A key stated aim of the task force is to identify reliable data sources for pension schemes to manage social risks. Matthews says schemes can already start making headway with this challenge.

“You might not have the data but you can work to develop that,” he says. “Often people think a lack of data means that you can’t do anything until you have a complete picture. I don’t think that’s the case at all.” Pension schemes should be encouraged to start working with peers in the industry and with companies to develop an understanding of an issue and then develop the data and disclosure around that, he says.

The Church of England Pensions Board has been working on improving social issues in the mining sector. For instance, looking at the Brumadinho dam disaster, which caused 270 deaths and severe environmental damage (pictured above), Matthews says that was related to the way the industry was managing its waste. He says investors should recognise that as a risk and establish which companies have tailings dams (a method of storing mining by-products, which can be dangerous).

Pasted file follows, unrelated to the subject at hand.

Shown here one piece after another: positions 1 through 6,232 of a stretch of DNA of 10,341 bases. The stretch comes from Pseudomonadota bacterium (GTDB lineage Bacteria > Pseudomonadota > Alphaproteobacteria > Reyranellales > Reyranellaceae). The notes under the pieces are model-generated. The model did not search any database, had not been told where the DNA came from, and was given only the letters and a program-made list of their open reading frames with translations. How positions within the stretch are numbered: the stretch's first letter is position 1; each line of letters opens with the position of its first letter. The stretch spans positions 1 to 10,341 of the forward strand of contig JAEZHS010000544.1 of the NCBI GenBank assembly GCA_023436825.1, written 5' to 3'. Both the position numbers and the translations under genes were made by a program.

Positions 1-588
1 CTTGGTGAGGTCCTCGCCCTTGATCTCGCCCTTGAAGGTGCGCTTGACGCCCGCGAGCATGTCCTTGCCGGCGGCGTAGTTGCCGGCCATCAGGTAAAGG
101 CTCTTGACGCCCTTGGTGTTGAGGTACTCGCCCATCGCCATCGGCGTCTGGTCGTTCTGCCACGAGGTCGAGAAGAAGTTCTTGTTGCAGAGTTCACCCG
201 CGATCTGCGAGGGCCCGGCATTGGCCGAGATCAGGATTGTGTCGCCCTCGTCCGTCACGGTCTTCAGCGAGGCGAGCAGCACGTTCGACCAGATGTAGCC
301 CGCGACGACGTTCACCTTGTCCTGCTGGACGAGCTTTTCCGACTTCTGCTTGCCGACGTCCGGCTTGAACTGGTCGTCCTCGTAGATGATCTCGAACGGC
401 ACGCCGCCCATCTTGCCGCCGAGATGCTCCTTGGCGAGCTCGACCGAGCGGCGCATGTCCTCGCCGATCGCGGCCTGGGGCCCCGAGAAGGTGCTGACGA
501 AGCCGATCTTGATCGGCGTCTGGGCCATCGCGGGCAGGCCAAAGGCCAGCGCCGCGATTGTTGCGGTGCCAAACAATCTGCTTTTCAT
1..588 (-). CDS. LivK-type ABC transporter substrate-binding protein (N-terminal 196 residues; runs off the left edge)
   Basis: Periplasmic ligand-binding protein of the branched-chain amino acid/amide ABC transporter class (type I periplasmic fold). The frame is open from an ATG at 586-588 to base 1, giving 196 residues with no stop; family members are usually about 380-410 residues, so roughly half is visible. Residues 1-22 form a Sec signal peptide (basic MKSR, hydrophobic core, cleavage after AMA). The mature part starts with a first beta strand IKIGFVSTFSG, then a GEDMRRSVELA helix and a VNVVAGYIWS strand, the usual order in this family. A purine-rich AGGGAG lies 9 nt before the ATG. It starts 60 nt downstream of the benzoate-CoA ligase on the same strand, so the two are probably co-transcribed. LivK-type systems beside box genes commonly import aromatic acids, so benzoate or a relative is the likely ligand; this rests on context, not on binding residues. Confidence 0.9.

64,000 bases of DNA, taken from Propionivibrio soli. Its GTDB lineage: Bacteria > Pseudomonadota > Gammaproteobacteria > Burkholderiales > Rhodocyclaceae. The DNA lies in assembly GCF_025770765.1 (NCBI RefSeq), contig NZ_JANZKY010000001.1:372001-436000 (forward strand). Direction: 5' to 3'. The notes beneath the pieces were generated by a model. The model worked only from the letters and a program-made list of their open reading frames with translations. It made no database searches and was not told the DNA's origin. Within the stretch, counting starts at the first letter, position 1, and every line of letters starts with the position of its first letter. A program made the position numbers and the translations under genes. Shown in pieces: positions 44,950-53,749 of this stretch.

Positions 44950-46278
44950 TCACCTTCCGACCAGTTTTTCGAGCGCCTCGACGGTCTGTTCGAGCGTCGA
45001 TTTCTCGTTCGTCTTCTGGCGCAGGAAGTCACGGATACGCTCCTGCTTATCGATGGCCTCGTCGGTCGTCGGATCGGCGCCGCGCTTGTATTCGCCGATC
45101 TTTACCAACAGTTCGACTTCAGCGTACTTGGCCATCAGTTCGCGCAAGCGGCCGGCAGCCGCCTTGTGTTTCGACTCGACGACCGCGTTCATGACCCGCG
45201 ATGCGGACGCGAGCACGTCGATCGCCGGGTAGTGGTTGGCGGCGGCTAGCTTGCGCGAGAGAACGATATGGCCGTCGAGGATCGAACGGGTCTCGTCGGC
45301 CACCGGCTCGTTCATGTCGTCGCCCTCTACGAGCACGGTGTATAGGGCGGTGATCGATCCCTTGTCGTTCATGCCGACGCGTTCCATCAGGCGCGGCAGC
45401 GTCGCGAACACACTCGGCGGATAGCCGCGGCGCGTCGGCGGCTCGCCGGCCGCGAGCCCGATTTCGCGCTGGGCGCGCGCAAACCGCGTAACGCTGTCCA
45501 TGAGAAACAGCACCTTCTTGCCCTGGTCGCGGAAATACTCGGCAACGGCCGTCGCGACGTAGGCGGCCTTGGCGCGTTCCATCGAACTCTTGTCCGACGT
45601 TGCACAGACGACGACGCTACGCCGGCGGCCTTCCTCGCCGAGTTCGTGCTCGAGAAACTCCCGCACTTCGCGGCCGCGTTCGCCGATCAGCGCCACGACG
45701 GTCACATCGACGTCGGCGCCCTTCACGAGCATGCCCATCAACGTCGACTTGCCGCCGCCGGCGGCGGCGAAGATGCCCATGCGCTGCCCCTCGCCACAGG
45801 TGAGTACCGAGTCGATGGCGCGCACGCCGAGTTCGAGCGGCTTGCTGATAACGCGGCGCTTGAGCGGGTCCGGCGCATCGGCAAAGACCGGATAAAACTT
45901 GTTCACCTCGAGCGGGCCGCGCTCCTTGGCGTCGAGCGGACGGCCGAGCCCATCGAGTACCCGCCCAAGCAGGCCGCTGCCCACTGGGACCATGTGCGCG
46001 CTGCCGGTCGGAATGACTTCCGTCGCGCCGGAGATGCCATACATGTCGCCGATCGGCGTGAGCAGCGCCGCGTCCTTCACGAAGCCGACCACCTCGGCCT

The pension fund has compiled data on tailings dams, an issue that the industry had been treating as an externality. “We have built up that database and made it public to the investment industry and on the back of that, established an international global standard together with the United Nations,” Matthews says.

Working with the UN and the Swedish National AP Funds, the church fund has also created an independent institution that will monitor the implementation of this global standard for every mine site that has a dam across the world. “We have demonstrated that it is possible to drive change on social issues in the mining sector but it takes time. It’s having the confidence that you can address these issues and change them,” Matthews adds.